FusionIO (FIO) who recently bought Nexgen to expand their reach from just a server centric to a more broad flash focus has seen their CEO and founder David Flynn race out the door. Not surprisingly, wall street who does not like to be surprised were surprised just a week or two after the most recent earning announcements reacted with a sell off of the FIO stock.
Here is the conundrum, those who were or are fans of Flynn, FIO and their approach along with server centric in your face approach may not be happy with this move.
On the other hand, those were not fans of Flynn, FIO and their approach of getting in your face of having others do so if you did not fall into their ranks may be happy with this move.
One question is was Flynn shown the door and left before it could hit his backside on the way out, or, did he see something and pulled the rip cord on his golden parachute, or some other or combination?
With the recent Nexgen acquisition which could be seen as a move by FIO (and their board of directors) to make more attractive either for an acquisition. Or, to transition from a server-side centric approach to a broader focus.
If the former, perhaps Flynn sees or saw the writing on the wall on who those suitors might or would be and decided to take his money now and run joining the serial entrepreneur ranks now.
Otoh, perhaps Flynn was just too focused with a singular focus and passion on the server space thus not able or interested in transitioning to a broader focus, which might also have involved eating a bit of crow. By eating a bit of crow, I mean given some of the in your face and it’s the FIO way or the highway approach of server only flash.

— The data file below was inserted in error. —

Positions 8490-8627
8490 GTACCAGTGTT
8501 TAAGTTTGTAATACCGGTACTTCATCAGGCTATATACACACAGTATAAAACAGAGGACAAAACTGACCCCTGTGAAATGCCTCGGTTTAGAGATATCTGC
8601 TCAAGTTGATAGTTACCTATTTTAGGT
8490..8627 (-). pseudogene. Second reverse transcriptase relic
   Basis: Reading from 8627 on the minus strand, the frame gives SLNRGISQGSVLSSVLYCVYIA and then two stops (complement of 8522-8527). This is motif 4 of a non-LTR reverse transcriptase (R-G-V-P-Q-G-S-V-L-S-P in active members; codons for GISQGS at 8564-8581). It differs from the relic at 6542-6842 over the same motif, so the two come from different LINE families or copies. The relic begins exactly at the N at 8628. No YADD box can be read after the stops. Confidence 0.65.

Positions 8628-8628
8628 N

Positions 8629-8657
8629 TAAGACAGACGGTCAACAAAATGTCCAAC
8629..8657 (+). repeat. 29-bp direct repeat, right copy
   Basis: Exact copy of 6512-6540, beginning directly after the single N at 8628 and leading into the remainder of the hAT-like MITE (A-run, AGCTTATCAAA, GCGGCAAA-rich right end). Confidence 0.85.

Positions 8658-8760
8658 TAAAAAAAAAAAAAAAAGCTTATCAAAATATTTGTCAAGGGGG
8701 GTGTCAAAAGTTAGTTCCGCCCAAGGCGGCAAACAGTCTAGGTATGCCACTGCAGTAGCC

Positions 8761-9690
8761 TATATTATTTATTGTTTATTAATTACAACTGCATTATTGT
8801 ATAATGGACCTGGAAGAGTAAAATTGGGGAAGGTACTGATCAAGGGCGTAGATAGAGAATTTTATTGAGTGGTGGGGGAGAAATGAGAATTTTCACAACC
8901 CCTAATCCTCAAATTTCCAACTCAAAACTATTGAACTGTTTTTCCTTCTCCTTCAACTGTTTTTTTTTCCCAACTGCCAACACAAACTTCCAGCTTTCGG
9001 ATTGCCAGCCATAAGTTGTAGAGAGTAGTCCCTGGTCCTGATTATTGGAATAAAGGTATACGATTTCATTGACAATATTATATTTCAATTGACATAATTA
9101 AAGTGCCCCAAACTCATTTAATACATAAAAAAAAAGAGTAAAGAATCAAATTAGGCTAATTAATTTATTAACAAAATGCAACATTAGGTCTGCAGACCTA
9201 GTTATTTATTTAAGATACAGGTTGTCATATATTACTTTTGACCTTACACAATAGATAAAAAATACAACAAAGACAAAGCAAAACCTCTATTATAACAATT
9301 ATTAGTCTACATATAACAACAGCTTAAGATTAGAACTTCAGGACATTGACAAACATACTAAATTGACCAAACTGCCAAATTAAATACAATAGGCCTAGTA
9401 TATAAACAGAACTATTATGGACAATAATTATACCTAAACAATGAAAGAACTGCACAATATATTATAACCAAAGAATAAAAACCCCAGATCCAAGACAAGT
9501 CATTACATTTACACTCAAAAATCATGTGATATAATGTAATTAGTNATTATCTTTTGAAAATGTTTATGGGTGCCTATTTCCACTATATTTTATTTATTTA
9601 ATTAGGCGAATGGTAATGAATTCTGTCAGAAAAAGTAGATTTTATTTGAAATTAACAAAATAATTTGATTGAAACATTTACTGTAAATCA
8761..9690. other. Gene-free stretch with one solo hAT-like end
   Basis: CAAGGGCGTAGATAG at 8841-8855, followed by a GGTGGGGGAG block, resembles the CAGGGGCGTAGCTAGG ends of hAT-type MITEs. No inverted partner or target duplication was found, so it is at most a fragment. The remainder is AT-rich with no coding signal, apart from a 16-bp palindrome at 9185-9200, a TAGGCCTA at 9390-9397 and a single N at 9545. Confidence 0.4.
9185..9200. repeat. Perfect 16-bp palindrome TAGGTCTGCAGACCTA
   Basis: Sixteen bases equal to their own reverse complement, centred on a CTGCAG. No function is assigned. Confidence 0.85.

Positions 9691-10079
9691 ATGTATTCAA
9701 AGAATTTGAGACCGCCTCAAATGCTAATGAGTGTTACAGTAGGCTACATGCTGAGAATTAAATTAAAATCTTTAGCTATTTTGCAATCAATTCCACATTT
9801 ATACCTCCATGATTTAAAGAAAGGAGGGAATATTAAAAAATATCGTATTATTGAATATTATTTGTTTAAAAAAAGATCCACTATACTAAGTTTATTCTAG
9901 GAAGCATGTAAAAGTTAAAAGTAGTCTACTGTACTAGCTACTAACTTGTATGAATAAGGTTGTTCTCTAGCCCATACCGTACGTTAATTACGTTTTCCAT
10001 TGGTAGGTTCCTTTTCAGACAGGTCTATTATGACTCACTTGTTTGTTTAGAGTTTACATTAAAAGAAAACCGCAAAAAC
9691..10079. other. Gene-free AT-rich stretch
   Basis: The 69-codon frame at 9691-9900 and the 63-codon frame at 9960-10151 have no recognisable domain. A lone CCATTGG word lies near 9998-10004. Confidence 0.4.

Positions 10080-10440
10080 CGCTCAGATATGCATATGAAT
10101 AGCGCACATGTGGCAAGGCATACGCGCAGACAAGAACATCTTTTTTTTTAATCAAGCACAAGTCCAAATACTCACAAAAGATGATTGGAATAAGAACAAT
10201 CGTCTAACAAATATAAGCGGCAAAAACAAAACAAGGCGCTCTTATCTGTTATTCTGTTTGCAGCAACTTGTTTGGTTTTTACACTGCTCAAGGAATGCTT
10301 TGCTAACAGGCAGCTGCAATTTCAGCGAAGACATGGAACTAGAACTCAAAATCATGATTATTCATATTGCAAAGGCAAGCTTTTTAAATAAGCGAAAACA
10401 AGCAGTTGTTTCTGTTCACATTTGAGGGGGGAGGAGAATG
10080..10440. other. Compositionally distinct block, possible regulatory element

With Nexgen to be successful that would involve aligning more with the larger vendors and other startups who offer broader portfolios, something that was targeted and mud or fud thrown at by FIO, something that some CEOs or others can have challenges with. It should also be noted that FIO has brought in new employees with experience in broader marketers, not to mention industry veterans like John Spiers of Nexgen.
Candidly, I am not sure which of the above is the scenario, however, for those involved with FIO as employees, partners, customers and shareholders I hope some clarity arrives soon for them. Whether that clarity is via an acquisition (who is one of many questions), or a launching as FIO 2.0 or something similar with a focus on bring more capabilities to customers, increasing their touch points selling more products, hardware, software as opposed to leaving those for others (e.g. their competitors).
Ok, nuff said (for now)
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